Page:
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1 Important Number Investors Should Know About CapitaLand Limited

CapitaLand Limited (SGX: C31) is a real estate developer and owner and also happens to be one of the largest companies in Singapore’s stock market with its market capitalisation of nearly S$13 billion.

The company’s real estate portfolio includes integrated developments, shopping malls, serviced residences, offices, and homes.

Investors in the company, or potential investors who are interested, may want to know whether CapitaLand is a good business. To help shed some light on the question, we can turn to a metric known as the return on invested capital (ROIC).

A brief introduction of the ROIC

In a previous article, I had explained how the ROIC can be used to gauge the quality of a business. For convenience, the math needed to calculate the ROIC is given below:

ROIC table

The simple idea behind the ROIC is that a business with a higher ROIC requires less capital to generate a profit, and it thus gives investors a higher return per dollar that is invested in the business. High-quality businesses tend to have high ROICs while the reverse is true – a low ROIC is often associated with a low-quality business.

CapitaLand’s ROIC

You can see how CapitaLand’s ROIC looks like in the table below (I had used numbers from the company’s last completed fiscal year):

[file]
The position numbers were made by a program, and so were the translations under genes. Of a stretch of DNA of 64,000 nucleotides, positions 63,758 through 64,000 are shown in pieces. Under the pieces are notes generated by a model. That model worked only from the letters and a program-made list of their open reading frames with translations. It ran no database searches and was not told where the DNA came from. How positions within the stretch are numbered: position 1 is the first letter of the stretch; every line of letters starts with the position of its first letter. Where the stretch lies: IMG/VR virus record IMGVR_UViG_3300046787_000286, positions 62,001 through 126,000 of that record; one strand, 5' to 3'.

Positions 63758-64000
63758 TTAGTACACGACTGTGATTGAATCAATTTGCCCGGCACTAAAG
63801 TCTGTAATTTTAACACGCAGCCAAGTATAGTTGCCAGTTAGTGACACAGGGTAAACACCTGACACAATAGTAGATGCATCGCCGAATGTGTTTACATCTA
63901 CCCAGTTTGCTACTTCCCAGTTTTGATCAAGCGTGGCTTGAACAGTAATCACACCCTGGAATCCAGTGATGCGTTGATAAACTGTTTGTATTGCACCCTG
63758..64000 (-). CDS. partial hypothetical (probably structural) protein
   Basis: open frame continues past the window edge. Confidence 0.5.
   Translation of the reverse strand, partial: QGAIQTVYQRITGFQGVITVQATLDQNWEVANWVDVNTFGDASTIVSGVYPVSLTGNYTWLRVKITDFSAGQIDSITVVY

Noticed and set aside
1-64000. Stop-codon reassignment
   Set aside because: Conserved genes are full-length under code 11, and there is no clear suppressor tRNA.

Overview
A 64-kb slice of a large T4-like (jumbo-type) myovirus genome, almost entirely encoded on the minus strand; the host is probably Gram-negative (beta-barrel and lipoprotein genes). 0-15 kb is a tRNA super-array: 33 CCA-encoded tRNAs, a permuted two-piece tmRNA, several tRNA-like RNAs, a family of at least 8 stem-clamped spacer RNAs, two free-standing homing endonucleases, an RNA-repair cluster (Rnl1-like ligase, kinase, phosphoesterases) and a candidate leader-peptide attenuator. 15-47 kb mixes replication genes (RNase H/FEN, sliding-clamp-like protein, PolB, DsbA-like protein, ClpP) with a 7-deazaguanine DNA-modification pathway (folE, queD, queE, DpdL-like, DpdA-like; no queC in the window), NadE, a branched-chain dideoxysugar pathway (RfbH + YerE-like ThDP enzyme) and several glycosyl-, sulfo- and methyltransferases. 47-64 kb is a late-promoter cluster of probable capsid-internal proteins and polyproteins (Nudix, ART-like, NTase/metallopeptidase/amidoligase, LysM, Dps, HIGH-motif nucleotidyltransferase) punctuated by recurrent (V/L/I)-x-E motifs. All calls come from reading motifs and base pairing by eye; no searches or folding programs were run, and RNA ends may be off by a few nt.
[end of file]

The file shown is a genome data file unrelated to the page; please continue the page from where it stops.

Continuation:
capitaland-roic
Source: Company’s earnings release

We can see that the ROIC for CapitaLand is 7%. For every dollar of capital invested in the business, the company earns 7 cents in profit. This 7% ROIC for CapitaLand appears to be below-average based on the many companies I have studied in the past, but it is not inconsistent with its peers within the real estate industry.

One other thing that investors should pay attention to in the above analysis is that it does not include the share of results from CapitaLand’s associates and other joint ventures. But, both are actually pretty significant within CapitaLand’s business model. It will therefore provide another useful perspective if investors were to include those investments in their analysis.

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The information provided is for general information purposes only and is not intended to be personalised investment or financial advice. Motley Fool Singapore contributor Lawrence Nga doesn’t own shares in any companies mentioned.